Ana Perez appears in a blue gown with a train, and as she whirls her dress her feet ... stomp! More than fast. Machine-gun fast. Like the drummers playing a Scottish military tattoo. Only even faster!
Ana Perez is sexy. Kuky Santiago is sexual. As he dances, Kuky coils like a basilisk. Except that he's a serpent with feet. Really fast feet.
After the standing ovation, they all came back for Kuky and Ana to have a dance-off. I've always felt tap dancers are like jazz drummers. Kuky Santiago is the Buddy Rich of feet.
© 2015 WBGO
August 28, 2014. Posted by Tim Wilkins.
When the first Montreal jazz festival played in the streets back in 1979, neighbors nearby complained about the noise. This year's 35th anniversary FIJM ended with a bang. A really loud bang.
Deltron 3030 is a trio of hip-hoppers, each doing something … hippy? hoppy?
Once upon a time, I avoided most pop music. I'd listen to the groups on SNL or Letterman, usually no more than a minute. I'd often DVR those shows, and, if I didn't hear an actual melody or amusing lyrics, I'd quickly fast-forward.
I'm still not a "fan" of the various neo-pop groups that sell millions of records — down-loads, I mean -- but since my revelation listening to Plaster, when Club Soda became my neo-pop road to Damascus, I'm now certainly game to listen. Especially when Laurent Saulnier, FIJM's "VP of the Edge," tells me "you have to hear" whoever he circles on FIJM concert grid for me.
And the festival's finale — L'Evenement Special de Cloture - out on the big (even bigger this year) TD Bank stage — is usually, as Woodkid was to begin the jazzfest, spectacular.
Kid Koala, a local DJ, is one of the three Deltron 3030 hip-hoppers, and with three turntables he "scratched" LP's. He'd lick his fingers, play a record, maybe a voice, but he'd stop and pull the voice backwards, let the record play again, maybe only a quarter spin, create a groove from the shards of music and mechanical noises of a record player, all while licking and stop-starting LP's on the other turntables.
"This is my mother's favorite record," he said with a smile like a naughty child, and he played an easy-listening chorus singing "Moon River," all the while twisting weird counterpoints over and under the song on the other LP's.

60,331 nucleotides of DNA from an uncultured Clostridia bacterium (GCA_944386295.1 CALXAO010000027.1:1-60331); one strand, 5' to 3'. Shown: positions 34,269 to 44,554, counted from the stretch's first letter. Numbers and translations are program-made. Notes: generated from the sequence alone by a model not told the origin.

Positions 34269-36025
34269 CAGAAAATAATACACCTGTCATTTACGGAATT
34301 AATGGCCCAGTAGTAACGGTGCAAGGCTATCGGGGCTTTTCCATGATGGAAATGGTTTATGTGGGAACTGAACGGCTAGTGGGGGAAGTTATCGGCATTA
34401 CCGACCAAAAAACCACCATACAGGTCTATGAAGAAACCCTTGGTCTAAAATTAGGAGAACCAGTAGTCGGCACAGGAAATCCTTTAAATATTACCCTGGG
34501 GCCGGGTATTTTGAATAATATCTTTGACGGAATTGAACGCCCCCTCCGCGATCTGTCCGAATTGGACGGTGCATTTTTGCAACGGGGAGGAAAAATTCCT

Kid Koala was having fun, and so was the multitude on the Place des Spectacles, and so was I.
Then came the rapper, Del the Funkee Homosapien. (Do rappers, I wondered, have to trademark their often silly names? Like circus clowns have to trademark their goofy wigs and noses?)
Almost immediately, for me, the show was over.
When I first really listened and appreciated neo-pop at the festival, I soon could hear when artists were being truly creative — and when wanna-be artists were running in place, repeating what were already cliches, selling the Emperor's New Nonsense.
Del the Funkee Homosapien was not even (properly spelled) funky. He rapped over annoyingly monotonous mechanical beats. Loud -- all the more annoying — footpat-less beats.
He blathered gibberish so quickly and so inarticulately that all I could comprehend was that the gibberish rhymed. At best vaguely rhymed.
And then the third Deltronic, Dan the Automator, dressed in tails, cranked up an entire orchestra, complete with a barrage of cellos — but playing only orchestral groans.
Maybe, and only far-fetchedly maybe, I'd have enjoyed Kid Koala's scratching counterpoints or even amusing noises within Dan the Automator's groaning — but Del the Funkee Homosapien kept on jerking doggerel, and I split.Back to the Gesu I came for the last Jazz dans la nuit concert. Christine Jensen's big band was playing for less than half of the house, but we few were very happy.
Christine's band gathered some of the best players of the Montreal scene, including tenor saxist Andre Leroux and Christine's sister, trumpeter Ingrid Jensen.
Playing barefoot, the better to toe pedals for electronic effects, Ingrid looped herself within her solos. Hauntingly. Quietly but palpable.
"Like wind across the water and through the trees," I scribbled as the music transported me. So many of Christine's pieces, including all the music from her album Habitat, were evocative, inspired by scenery and scenes. Streets. Vistas. Journeys.